She was told by the faculty that her poems were “too sexually explicit” and “didn’t reflect the values of the faculty.” She was asked to change some poems, remove others and change the name of the collection.

“What I wanted to achieve by sharing this poetry was — by sharing my own experiences — to find solidarity in people that have had similar experiences,” said Eymundson. “But by suppressing all of what happened and all of my experiences, I wasn’t able to achieve this normalization of talking openly about sexuality and that was really upsetting.”

Eymundson is irritated to see Victim not face the same criticism as her poetry collection had.

“It’s really frustrating to see a film or project that just flies through approval, that’s being told from the perspective of the oppressor when they were so quick to suppress myself as a victim and suppress my voice,” said Eymundson. “It really goes to show you where the true values of the faculty lie.”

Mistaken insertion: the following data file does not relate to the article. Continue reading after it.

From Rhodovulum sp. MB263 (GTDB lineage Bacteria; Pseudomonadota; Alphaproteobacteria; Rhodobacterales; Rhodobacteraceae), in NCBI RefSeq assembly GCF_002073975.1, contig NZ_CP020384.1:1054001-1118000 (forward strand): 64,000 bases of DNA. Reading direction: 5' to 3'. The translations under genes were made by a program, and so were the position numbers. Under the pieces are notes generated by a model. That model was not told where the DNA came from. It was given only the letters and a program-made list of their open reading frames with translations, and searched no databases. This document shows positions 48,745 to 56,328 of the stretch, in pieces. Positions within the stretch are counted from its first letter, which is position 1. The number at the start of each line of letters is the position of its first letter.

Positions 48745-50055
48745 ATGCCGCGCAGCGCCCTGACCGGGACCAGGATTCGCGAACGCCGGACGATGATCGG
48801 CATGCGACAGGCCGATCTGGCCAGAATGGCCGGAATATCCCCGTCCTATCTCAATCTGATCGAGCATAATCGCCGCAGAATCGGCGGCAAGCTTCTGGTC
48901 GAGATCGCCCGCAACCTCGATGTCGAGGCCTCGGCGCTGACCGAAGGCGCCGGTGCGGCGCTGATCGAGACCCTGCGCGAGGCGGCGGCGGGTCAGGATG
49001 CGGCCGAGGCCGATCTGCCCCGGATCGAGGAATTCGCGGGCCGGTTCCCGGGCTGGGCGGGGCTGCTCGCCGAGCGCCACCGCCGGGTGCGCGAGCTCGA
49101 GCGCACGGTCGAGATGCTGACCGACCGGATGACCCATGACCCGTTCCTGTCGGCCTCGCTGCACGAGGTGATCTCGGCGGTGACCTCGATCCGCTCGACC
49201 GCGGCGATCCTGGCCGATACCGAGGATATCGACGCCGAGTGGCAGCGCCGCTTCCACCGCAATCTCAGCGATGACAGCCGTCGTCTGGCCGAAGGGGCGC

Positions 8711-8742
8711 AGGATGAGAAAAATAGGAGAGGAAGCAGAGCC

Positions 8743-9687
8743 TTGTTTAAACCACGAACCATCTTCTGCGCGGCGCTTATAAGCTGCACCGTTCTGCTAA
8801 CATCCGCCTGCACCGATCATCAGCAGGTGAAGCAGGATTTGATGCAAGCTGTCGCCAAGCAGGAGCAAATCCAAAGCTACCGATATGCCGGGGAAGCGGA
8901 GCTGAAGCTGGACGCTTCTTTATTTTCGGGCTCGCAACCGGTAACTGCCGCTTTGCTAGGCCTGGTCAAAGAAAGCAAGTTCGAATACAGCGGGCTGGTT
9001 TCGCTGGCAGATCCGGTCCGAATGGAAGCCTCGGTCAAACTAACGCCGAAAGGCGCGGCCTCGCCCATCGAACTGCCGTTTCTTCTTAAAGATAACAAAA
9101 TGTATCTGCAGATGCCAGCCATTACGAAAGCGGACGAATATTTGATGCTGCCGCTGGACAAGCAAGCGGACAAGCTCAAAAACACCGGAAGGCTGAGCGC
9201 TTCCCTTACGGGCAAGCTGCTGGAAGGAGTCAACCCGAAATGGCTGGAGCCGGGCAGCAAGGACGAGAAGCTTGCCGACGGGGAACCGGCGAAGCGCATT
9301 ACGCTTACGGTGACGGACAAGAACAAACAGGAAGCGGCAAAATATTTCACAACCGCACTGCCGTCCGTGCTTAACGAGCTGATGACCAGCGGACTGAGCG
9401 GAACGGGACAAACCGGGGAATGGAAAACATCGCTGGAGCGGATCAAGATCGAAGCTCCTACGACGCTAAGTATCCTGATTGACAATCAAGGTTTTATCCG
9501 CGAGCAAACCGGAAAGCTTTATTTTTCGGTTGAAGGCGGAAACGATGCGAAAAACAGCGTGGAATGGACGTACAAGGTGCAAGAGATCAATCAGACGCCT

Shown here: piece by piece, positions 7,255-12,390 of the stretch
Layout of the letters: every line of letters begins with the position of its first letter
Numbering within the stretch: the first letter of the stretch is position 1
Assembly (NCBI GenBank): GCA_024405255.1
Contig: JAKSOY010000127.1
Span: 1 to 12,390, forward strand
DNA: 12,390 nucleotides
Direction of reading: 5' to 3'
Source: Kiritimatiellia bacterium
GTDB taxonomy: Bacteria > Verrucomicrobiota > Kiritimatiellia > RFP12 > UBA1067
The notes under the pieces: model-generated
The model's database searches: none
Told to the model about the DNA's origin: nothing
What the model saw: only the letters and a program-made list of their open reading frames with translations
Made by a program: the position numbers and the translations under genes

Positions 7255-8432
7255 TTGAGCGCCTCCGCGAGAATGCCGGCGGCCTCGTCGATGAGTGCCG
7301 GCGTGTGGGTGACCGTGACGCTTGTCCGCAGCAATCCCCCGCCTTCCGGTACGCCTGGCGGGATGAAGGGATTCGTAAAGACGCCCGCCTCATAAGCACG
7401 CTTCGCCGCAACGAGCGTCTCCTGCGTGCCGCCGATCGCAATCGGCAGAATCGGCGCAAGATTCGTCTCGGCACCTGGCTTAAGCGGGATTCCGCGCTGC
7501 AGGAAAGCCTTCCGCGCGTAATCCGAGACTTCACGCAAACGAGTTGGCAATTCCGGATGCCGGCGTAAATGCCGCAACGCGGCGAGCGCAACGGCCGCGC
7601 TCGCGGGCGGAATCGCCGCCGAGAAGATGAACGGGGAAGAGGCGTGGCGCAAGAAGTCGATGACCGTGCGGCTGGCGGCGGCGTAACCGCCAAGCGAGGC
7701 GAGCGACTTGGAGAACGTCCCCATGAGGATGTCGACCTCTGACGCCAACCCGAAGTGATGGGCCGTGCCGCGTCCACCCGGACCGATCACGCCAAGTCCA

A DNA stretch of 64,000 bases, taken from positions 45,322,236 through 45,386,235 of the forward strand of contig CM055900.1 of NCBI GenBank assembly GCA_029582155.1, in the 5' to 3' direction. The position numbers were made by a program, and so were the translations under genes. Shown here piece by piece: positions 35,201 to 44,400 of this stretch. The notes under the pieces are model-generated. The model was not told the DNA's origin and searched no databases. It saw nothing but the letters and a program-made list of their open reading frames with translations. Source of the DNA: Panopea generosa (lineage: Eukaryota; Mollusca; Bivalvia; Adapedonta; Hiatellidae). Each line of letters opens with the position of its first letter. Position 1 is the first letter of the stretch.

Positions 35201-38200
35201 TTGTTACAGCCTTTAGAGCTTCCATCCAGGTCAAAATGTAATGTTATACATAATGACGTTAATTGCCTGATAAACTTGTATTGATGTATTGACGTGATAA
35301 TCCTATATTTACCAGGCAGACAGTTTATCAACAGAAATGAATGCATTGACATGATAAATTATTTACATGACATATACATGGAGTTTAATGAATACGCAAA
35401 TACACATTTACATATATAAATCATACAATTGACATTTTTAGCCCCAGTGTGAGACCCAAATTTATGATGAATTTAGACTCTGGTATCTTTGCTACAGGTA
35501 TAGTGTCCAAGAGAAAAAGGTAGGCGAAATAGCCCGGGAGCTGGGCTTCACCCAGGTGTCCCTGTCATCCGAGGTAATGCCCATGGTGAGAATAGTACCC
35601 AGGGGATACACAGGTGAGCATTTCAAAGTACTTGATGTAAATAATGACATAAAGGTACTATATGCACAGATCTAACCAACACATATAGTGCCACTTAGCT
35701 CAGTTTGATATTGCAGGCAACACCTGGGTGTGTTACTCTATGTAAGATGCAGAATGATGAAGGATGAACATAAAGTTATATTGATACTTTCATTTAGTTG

Rick Grunberg, an RTA associate professor and the course instructor, said the film has only been approved for script development so far.

“The purpose of this whole course is to take an idea that might be interesting, good, a powerful statement and turn it into something by the end,” said Grunberg. “The way it comes in may not at all be the way it comes out.”

The students have advisers and experienced script writers to help develop the project and monitor its progress.

“We’re trying to make sure it’s taken quite seriously in terms of being sensitive to the topic it’s portraying,” said Grunberg. “We realise we have to approach it with great sensitivity.”

Grunberg said the students have the entire semester to work on their scripts and production package. If the course advisers approve the final script, they can move forward with production next semester.